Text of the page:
So, how do detonations occur? Most actually start out as deflagrations and, through a process known as the deflagration-to-detonation transition (DDT), accelerate to supersonic speeds. A paper that recently appeared in Physical Review Letters describes high-resolution simulations that provided insight into just how this transition occurs in open spaces.

    Like the transition from laminar to turbulent flows, DDT is a complex process that is still not completely understood. Chapman and Jouguet (CJ) first formalized a detonation theory in 1890 based on some extreme assumptions (an infinitely thin, one dimensional flame). It does a reasonable job at predicting the properties of established detonations, but can’t explain how they develop. Later work, done by Zel’dovich, von Neumann, and Döring (ZND) in the 1940s, added some detail to the chemistry and suggested an actual structure for the detonation wave, but still couldn’t describe how it initiated from a deflagration.

    Some of the first real experimental work on DDT was done around 1960, but even now it isn’t clear how it occurs in unconfined situations (DDT in confined systems—that is, with walls—is better understood).

    The authors of this paper studied DDT computationally, modeling an unconfined hydrogen-air flame using a direct numerical simulation (DNS). DNS actually solves the Navier-Stokes equations directly, without any sort of model for turbulence, unlike most fluid dynamics simulation approaches. It is able to do this by resolving all of the smallest scales where turbulence develops, with grid sizes smaller than the Kolmogorov length scale.

    In this case, the resolution was 0.00002 m (20 microns), for a uniform grid with 256 x 256 x 4096 (or 268,435,456) cells. However, high resolution comes at a cost—only the most powerful supercomputers can do these types of simulations, and even then the layout must be fairly simple and have a small size (the width of the system here is only 0.518 cm).

    They found that, after a period where the flames propagated at fairly steady, subsonic speed (deflagration), a slight pressure rise occurred inside the flame structure. This pressure rise is caused by heating due to turbulent (frictional) mixing. With increasing pressure, the flame accelerates, which leads to higher energy release, in turn resulting in further compression and acceleration, and so on—a feedback loop that causes a catastrophic runaway to detonation. The authors also performed similar simulations using a methane-air mixture—this produced slightly different results, but the same runaway DDT process still occurred.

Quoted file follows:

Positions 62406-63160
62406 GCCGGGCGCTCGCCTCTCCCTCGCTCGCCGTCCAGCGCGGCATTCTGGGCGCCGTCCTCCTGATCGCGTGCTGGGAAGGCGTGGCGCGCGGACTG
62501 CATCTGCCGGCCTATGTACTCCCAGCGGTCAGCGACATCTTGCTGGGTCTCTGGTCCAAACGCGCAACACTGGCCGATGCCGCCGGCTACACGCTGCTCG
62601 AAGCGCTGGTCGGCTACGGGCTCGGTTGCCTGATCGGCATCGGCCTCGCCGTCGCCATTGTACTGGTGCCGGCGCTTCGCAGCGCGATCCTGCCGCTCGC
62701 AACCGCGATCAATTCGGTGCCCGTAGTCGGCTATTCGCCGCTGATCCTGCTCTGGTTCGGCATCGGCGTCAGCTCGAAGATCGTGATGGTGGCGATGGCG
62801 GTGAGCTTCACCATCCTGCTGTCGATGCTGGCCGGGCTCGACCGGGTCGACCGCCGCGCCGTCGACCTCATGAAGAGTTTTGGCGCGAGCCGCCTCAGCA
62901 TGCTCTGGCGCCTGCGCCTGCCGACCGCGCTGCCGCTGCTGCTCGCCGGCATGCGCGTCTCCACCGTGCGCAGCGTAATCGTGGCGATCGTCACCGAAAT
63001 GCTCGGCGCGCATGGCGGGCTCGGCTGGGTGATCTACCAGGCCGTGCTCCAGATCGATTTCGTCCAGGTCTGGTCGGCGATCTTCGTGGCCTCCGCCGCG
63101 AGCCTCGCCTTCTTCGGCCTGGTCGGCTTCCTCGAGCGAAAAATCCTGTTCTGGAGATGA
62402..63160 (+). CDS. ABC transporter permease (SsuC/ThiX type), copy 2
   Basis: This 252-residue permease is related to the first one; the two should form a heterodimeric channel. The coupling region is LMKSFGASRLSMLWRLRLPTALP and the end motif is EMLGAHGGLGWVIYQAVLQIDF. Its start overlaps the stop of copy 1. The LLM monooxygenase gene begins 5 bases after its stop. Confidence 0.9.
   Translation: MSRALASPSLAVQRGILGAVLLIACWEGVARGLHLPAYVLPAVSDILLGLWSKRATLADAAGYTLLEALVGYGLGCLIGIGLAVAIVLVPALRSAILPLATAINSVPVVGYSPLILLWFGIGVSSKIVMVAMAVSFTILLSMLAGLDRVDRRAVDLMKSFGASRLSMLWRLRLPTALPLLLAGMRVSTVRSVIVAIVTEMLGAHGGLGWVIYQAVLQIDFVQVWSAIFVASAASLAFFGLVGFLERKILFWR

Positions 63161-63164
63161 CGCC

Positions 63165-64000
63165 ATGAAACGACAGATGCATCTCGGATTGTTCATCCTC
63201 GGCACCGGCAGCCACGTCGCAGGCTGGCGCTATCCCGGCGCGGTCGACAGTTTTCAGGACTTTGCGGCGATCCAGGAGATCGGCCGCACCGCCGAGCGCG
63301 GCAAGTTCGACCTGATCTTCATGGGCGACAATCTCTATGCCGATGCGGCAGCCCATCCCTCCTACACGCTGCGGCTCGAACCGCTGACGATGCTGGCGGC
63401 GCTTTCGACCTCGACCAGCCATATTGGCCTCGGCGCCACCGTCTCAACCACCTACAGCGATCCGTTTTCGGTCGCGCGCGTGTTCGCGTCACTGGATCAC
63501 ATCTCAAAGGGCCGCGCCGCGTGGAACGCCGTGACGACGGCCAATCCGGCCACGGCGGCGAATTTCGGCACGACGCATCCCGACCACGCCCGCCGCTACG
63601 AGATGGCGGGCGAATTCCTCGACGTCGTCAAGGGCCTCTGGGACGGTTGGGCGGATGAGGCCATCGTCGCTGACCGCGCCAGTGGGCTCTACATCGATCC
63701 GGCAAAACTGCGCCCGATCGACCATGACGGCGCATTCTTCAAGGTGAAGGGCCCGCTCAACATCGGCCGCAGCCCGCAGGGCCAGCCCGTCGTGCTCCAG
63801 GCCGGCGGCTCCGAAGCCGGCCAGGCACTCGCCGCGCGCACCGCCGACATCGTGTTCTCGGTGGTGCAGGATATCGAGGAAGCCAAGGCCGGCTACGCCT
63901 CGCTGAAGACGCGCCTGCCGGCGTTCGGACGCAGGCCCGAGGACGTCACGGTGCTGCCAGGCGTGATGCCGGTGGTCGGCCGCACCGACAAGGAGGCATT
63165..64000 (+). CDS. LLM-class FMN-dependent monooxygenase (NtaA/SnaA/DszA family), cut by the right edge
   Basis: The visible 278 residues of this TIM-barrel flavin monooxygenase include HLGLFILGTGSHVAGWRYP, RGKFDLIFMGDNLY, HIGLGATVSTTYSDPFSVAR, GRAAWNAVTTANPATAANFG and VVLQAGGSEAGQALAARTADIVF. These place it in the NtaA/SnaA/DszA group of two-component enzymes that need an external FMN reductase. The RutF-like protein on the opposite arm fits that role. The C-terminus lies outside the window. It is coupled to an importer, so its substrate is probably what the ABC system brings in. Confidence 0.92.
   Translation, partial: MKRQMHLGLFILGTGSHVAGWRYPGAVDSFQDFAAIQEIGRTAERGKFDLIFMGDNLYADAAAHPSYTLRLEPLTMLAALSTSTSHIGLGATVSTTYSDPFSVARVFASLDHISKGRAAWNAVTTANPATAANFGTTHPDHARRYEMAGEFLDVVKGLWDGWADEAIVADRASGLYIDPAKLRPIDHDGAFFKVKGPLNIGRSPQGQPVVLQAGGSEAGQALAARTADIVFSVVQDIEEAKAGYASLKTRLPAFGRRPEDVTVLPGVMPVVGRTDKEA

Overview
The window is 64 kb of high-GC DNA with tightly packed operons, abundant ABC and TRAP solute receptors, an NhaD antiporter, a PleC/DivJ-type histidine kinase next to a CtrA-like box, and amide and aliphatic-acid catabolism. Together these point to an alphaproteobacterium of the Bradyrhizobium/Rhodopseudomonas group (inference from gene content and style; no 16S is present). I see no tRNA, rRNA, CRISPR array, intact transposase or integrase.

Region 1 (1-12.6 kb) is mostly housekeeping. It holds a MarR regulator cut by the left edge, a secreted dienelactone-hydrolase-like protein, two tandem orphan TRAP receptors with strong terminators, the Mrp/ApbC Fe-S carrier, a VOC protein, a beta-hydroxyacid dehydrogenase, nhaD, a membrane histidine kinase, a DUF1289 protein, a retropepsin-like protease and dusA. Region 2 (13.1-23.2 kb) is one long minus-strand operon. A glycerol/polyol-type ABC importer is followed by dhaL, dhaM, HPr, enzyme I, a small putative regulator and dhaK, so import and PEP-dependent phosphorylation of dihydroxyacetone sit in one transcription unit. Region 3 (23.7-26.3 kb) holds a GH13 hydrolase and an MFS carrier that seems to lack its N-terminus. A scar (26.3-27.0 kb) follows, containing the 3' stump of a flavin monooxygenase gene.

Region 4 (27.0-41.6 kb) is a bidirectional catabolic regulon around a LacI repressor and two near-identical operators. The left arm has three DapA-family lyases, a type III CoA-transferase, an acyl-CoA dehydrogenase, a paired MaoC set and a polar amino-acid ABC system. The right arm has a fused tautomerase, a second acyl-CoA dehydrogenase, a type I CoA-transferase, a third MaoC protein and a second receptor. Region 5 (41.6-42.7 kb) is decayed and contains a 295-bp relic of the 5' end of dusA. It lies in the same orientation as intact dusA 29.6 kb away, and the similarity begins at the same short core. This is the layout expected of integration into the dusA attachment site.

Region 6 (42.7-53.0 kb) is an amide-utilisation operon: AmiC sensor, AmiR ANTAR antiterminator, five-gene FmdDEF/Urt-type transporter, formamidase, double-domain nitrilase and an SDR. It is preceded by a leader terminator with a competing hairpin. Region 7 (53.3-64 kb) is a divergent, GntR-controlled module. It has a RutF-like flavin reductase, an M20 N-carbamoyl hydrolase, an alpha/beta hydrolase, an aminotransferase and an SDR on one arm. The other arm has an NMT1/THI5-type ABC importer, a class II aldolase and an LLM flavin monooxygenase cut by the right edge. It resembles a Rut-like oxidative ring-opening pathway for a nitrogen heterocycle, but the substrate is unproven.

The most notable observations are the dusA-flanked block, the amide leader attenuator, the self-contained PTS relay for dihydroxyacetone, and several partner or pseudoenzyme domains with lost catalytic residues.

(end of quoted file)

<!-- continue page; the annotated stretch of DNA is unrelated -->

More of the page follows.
It’s long been hypothesized that turbulent heating is the cause of DDT, but this is the first clear evidence in the case of an unconfined flame. In order to make realistic predictions for practical cases (such as occupational safety or simulating supernovae), however, more accurate chemistry needs to be included—the current case modeled a reaction where the fuel and oxidizer convert into products in a single step. This is acceptable for preliminary results such as these, but leaves out a lot of detail. Even so, this work is a major step on our way to understanding how detonations occur.

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    Last edited by JRT; 12 Nov 12, at 00:17.
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    Attachment 30834


    US Navy in discussions over buoy surveillance system
    Intellicheck Mobilisa has applied for export licence

    Jane's Navy International
    11/21/2012

    The US Navy's floating area network littoral sensor grid project successfully developed a persistent, maritime situational awareness capability. Wireless buoy developer Intellicheck Mobilisa is acquiring an export licence to sell the technology internationally.

    Following demonstrations of a buoy-based sensor system deployed near Washington, DC, and in the United States' Pacific Northwest, the US Navy (USN) is in discussions to transfer the maritime monitoring and surveillance technology to other programmes and government organisations, Naval Sea Systems Command (NAVSEA) officials told IHS Jane's.

    The navy funded the development of a floating area network littoral sensor grid (FAN LSG) as part of a research, development, test, and evaluation (RDT&E) project for a waterborne, persistent, maritime situational awareness system. The FAN LSG is composed of buoys with sensor payloads, land-based communications systems, and computers and software to control the buoy sensors and to process and display the data.

    Intellicheck Mobilisa, based in Port Townsend, Washington, developed the wireless buoy system for the FAN LSG project. Eight of its so-called Aegeus buoys are deployed in Puget Sound and one buoy is deployed in the Potomac River downstream from Washington, DC. Powered by solar and wind energy, the buoys are outfitted with electro-optical (EO), infrared (IR), and thermal sensors; radiation detectors; and other environmental monitoring equipment. They survey the waterways and communicate data back to shore via the company's wireless, over-water network.

    "The RDT&E project has concluded successfully in developing a capability for persistent, maritime situational awareness," NAVSEA's Program Executive Office (PEO) Ships told IHS Jane's in a statement. "There are discussions under way regarding [the] possible transfer of the assets developed under the RDT&E project to programs or organisations that could utilize them. There are currently no plans to develop or procure any additional FAN LSG assets under a programme of record."